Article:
I am on day 6 without wheels. And the guilt thing I was carrying on about? Gone. I asked my mom about borrowing her car for the week, and they told me that they sold it the day before.
Don't get me wrong: I don't expect my mommy to come to the rescue every time I'm in a crisis. I'm 45 years old, for Christ's sake. I shouldn't even have crises at this age. But, to drag out my favorite trite expression, it is what it is. And just between you and me, I am super bummed out. Not because I felt like they owed me anything, or because I expected her help. It's because just two weeks ago they had dangled that big, juicy carrot in front of my desperate face: a solution to some of my worries, a way to get a teensy, weensy bit ahead for a change. I'm so stupid...after they mentioned giving me the car, I went ahead and built a little dream scenario in my head: all the money I'd save on gas, selling my giant, money and gas guzzling truck and finally having a holiday season that doesn't make me want to crawl into a cave.
I'm sad and bummed because for a little while, I was hopeful. And now I'm not. Now, it's back to reality and to be honest with you, my reality is pretty sad. Not HORRIBLE, nowhere near as bad as I know it could be, but it's certainly not the bowl of cherries I thought it would be.
Ok, my boo hoo fest is done, thank you for letting me vent. Although my reality is sad, I still manage to find the awesome in it. And today I had a whole lot of awesome. I went to the Science Museum with William's class, and while I watched him and his posse run around, conduct experiments, monkey around with with all of the wonderful gizmos they have at that place, I felt my heart swell with love. Or maybe that was the near-heart attack I had after climbing 6 flights of stairs. What's up with that, Science Museum of Minnesota? What do you have against escalators? Whatever...it brought back a flood of memories, and made me realize how fast time is slipping by me. How can it be, that this kid is in 6th grade? How can I have a high school senior and a daughter in 10th grade? Weren't these kids just drinking out of sippy cups and wearing pull ups? Weren't they all wearing tiny footed pajamas and watching Toy Story just yesterday?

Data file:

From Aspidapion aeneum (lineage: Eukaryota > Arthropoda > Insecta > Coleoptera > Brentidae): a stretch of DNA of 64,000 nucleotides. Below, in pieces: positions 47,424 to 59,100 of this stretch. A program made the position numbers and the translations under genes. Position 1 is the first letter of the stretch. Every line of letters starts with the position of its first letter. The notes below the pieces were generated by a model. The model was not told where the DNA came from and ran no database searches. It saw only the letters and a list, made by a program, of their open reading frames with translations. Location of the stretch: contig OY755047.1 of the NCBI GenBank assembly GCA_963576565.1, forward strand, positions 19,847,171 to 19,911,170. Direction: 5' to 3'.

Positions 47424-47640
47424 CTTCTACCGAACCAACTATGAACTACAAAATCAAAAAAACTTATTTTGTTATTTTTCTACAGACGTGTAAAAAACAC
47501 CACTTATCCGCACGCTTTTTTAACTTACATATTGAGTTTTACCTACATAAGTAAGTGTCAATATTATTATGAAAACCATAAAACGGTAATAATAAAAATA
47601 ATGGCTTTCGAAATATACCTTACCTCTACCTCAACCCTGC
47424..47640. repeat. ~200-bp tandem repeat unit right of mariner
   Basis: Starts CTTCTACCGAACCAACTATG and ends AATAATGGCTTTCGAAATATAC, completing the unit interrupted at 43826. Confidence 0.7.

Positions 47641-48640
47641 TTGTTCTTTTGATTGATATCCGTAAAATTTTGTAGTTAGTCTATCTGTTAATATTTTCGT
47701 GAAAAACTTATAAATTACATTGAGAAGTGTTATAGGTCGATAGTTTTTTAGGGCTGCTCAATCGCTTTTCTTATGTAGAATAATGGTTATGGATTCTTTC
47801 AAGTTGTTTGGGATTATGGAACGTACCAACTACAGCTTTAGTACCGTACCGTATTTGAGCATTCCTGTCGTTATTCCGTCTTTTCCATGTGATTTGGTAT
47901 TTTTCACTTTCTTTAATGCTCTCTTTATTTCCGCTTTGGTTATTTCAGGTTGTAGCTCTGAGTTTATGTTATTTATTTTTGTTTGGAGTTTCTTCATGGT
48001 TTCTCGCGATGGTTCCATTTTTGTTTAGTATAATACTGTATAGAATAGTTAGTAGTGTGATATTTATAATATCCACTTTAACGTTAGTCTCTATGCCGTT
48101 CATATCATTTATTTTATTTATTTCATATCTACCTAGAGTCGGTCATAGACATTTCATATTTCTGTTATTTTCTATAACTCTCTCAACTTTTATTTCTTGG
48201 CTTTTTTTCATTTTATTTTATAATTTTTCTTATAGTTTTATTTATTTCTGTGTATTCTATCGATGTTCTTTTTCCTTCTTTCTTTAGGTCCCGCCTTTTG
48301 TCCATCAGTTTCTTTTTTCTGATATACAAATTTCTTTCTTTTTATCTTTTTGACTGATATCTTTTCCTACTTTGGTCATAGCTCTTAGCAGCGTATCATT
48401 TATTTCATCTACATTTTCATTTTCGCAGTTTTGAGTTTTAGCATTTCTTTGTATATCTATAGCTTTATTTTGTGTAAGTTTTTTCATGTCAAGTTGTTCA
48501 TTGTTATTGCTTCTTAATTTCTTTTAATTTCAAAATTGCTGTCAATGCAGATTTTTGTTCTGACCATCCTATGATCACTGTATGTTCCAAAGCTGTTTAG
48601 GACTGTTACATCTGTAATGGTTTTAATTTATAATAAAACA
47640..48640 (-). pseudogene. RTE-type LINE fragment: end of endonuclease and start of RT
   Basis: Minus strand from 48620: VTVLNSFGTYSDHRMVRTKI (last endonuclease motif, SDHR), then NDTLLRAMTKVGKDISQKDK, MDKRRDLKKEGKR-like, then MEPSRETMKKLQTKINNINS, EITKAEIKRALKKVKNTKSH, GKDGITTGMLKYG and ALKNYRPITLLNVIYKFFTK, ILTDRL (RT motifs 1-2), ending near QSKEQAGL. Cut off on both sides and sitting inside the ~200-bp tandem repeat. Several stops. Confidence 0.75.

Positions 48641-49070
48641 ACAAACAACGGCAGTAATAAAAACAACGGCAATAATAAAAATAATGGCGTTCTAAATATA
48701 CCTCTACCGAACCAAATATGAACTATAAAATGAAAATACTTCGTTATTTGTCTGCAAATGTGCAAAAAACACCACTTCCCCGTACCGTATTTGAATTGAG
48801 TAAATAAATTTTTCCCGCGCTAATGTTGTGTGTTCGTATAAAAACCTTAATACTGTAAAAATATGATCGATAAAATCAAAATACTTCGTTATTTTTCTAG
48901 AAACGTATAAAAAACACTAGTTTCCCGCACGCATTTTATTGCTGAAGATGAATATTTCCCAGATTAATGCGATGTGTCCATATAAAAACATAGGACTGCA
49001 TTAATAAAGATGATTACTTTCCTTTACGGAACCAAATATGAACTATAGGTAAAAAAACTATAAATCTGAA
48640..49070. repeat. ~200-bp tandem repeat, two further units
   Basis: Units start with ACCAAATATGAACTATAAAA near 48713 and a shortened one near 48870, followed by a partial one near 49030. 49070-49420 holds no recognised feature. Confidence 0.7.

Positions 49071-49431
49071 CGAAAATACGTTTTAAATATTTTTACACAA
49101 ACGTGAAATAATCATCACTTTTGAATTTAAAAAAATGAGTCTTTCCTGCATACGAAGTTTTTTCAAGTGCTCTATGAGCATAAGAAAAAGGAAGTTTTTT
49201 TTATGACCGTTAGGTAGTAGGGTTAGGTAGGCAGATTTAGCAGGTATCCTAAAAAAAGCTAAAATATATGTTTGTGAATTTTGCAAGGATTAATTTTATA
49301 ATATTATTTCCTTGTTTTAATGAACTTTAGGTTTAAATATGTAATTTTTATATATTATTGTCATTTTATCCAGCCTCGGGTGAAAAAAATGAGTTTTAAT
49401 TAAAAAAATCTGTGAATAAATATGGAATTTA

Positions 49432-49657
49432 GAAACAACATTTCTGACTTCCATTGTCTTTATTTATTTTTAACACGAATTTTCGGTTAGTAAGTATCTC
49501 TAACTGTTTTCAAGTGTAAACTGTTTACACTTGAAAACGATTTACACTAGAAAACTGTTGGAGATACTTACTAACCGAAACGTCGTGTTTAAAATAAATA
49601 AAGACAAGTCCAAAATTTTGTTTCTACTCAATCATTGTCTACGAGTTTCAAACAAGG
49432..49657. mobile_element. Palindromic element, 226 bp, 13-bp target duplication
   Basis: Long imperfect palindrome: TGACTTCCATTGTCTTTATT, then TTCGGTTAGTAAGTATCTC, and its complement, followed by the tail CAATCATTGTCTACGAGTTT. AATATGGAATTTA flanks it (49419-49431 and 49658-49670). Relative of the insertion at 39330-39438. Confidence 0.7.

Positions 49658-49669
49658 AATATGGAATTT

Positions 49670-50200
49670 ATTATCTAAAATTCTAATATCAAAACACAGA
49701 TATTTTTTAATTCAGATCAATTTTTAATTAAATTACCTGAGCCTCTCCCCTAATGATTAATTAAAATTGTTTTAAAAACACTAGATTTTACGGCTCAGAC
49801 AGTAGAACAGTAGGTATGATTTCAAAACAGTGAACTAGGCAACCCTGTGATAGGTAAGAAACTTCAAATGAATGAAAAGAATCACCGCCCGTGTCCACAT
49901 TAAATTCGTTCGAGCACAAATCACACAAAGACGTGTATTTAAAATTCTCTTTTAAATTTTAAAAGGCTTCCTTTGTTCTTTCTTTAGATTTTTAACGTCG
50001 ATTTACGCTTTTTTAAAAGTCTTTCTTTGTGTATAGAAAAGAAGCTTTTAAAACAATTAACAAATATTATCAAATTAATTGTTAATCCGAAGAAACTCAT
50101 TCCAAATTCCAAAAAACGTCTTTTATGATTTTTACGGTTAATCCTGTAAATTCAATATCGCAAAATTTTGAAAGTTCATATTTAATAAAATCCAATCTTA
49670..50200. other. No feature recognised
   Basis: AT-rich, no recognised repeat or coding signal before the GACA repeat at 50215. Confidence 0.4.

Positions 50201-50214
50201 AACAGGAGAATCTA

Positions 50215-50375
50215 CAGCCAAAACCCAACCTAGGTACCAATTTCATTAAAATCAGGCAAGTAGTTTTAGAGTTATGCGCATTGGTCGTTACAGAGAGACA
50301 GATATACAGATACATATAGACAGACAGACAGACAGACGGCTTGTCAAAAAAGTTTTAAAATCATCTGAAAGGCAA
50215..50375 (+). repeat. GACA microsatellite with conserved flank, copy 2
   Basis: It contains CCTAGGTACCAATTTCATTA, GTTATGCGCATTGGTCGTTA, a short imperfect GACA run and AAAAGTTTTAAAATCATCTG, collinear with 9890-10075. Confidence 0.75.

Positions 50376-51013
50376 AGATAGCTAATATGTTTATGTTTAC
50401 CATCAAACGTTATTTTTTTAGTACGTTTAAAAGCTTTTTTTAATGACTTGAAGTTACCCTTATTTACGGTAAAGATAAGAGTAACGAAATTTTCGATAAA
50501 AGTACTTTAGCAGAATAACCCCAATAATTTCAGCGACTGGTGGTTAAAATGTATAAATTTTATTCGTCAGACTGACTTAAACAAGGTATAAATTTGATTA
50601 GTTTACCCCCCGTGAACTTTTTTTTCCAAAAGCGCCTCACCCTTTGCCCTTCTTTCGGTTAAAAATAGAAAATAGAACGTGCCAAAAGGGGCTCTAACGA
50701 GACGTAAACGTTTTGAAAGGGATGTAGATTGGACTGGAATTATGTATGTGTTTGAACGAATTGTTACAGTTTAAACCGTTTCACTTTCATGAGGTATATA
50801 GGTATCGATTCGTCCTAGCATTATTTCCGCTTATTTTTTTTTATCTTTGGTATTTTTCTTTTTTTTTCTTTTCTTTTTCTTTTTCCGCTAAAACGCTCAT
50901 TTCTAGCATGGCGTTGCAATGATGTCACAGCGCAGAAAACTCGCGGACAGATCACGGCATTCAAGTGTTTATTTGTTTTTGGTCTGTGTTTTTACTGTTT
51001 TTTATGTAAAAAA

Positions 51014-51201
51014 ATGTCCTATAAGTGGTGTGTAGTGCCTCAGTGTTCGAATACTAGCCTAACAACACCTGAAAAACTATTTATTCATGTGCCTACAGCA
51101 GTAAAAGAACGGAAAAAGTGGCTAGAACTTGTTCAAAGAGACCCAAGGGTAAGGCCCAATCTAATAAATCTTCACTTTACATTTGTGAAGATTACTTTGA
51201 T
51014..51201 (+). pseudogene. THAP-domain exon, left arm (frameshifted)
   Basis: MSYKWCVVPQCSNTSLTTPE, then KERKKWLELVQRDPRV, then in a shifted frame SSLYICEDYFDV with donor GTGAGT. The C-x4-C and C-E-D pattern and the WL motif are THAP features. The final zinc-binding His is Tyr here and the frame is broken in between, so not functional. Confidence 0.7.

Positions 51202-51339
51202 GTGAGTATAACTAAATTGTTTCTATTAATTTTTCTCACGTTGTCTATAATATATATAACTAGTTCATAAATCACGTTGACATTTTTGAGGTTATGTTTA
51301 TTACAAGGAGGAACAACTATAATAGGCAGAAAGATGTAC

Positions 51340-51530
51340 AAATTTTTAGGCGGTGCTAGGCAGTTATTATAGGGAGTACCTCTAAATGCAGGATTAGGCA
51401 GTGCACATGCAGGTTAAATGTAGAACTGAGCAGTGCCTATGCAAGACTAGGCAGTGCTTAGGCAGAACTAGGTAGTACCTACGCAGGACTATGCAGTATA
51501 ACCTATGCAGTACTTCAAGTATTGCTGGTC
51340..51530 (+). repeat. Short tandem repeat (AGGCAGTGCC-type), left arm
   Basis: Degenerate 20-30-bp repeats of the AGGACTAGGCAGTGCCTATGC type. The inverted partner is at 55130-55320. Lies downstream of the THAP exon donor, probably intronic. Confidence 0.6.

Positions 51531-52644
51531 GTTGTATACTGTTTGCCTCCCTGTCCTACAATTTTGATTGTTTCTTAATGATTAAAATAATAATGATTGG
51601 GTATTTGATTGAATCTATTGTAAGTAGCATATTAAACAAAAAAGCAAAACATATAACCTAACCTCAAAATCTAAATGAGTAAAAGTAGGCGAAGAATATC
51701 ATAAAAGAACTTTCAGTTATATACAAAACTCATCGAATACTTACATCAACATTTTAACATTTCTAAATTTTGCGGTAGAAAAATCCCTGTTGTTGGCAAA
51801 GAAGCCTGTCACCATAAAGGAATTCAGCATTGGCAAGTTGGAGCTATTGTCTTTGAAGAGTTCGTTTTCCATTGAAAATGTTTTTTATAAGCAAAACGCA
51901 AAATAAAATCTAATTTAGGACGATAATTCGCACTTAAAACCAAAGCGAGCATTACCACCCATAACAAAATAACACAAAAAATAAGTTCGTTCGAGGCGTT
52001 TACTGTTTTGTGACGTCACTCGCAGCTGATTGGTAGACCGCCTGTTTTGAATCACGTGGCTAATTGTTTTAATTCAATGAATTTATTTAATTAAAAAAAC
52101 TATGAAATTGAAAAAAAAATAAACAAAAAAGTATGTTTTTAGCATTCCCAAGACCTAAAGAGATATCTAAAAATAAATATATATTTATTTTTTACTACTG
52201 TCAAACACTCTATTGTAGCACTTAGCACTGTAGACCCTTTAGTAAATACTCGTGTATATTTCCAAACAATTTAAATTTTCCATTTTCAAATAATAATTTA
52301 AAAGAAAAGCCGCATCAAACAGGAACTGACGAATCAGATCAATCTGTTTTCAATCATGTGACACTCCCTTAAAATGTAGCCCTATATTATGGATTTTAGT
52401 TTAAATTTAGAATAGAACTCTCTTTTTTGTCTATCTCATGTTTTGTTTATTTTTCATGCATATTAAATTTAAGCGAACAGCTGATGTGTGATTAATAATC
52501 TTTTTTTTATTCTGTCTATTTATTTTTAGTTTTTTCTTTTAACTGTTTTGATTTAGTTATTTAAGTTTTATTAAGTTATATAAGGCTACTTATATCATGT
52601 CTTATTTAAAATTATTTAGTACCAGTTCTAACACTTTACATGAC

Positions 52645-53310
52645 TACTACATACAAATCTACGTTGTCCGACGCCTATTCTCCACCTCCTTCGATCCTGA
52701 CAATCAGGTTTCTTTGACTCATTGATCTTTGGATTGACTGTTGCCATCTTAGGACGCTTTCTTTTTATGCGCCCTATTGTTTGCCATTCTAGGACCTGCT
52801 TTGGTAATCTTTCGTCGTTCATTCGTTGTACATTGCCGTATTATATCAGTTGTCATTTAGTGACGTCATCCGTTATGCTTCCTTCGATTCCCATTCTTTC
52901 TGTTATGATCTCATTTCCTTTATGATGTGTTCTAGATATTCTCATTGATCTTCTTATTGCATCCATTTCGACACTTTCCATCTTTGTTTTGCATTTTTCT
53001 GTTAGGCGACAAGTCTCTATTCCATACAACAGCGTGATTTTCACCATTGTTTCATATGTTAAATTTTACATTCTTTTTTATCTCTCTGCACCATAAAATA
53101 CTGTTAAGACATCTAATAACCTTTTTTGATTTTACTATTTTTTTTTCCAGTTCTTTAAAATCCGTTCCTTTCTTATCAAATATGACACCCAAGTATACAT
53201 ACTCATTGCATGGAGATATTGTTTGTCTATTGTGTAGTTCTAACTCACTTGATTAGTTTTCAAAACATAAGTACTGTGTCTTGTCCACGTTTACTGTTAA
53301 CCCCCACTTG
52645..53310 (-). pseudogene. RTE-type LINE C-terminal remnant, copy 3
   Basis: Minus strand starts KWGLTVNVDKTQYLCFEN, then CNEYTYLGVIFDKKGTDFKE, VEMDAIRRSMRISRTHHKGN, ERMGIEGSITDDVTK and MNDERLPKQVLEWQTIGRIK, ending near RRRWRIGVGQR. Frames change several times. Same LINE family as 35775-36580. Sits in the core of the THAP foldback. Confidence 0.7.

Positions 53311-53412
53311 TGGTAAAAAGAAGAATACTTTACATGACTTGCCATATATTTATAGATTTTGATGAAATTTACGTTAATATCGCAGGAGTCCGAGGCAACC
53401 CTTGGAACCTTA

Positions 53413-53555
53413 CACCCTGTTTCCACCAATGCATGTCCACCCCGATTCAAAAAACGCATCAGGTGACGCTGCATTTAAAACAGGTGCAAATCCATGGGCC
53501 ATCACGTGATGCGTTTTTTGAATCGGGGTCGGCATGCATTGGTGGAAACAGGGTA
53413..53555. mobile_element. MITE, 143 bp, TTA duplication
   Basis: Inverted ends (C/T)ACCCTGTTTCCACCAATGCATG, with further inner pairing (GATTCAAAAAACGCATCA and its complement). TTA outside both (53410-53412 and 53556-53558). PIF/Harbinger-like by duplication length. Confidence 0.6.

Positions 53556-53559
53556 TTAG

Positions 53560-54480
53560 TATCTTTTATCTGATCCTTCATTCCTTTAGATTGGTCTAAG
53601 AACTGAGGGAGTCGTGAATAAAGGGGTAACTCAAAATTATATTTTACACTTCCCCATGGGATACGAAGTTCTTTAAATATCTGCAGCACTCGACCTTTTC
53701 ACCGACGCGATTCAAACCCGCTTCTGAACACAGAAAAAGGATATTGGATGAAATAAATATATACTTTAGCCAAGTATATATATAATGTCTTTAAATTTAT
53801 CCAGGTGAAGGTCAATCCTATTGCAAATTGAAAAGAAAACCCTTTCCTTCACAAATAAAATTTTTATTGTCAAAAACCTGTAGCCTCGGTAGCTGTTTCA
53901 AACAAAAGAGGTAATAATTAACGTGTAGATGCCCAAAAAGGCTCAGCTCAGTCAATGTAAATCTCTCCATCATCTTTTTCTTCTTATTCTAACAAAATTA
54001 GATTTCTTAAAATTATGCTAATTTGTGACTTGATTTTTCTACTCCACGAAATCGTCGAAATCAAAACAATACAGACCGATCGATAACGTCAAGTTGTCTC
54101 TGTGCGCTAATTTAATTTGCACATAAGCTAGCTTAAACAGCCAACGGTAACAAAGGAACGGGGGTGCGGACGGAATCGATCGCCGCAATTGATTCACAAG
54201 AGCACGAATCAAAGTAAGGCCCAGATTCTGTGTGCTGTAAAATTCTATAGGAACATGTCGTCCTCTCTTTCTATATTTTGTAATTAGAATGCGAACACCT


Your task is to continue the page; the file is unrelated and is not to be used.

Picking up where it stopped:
My life may not be ideal. I may not have the comforts that I thought I'd have at this stage in the game, but I do have something that no money can buy: I have the memories, and I have that certain feeling of surety, knowing I did right by my kids. I have been there for countless field trips, just like the one I was on today. I have been lucky enough to be able to be there and watch each one of my kids explore and learn and just be KIDS. I've been able to get to know their classmates, their teachers, the other parents. I wouldn't trade that for anything in the world.
And now, off my weepy soapbox, and on to the blanks that need filling:
1. When I was a kid I wanted to be either a writer or an actress when I grew up.
2. As an adult, my dream job would be duh...a self sufficient writer. Author. Person who gets paid to write.
3. When I was younger I wanted to be just like Gilda Radner. I used to watch her on Saturday Night Live, as Roseanne Rosannadanna, as Emily Litella, as Lisa Loopner and I wanted so badly to be that funny.
4. The childhood Halloween costume I remember most was when I was a This is just sad. The only costume I remember was Mary Poppins. It was one of those FREAKY plastic masks, and my mom made a cape thing for me to wear. I loved that creepy plastic mask. Even though the edges cracked, the elastic band caught my hair and broke about 3 minutes after I put it on, I loved that damn mask.
5. My favorite childhood toy was a tie between the toy Winnebago camper and the Skipper doll that grew boobs when you raised her arm. Obsessed with both. Seriously considered buying both on eBay back when I had a cash flow.
6. The time I got into the biggest amount of trouble when I was a kid was The neighbors were gone for the day. My other little neighbor friend and I knew that they didn't lock their doors, and so we went into their house. Just walked in, and hung out in their house for a little bit. I remember being absolutely thrilled, and terrified, and feeling like a big time robber. We got busted, of course, and I will never, ever forget my mom yelling at me, and grounding me. I was in 3rd grade.
7. I get daily inspiration from Two sources: first source, my kids. They are growing up in a less than ideal situation: we don't have much money. They get free lunches at school. They don't have fabulous clothes. They don't get the things their friends get, things like braces, or driving lessons or family vacations. And yet, they are happy. They get up every day, they go on about their lives, they have friends and they make plans. They know that their lives are different, that they have less than most of their peers, but they just keep going. And I love them for that. The other inspiration? Some of the kids I work with at school. The little boy with Downs. The kid with cerebral palsy. The autistic kid. These amazing individuals show up at school every day. They walk through the front door, and face their days with more courage, more guts, more strength than you or I could even begin to muster. I love them for that.
And that, folks, wraps up another scintillating Fill in the Blank Friday. I am now logging off, and enjoying my Nick @ Nite Friends marathon. God help me.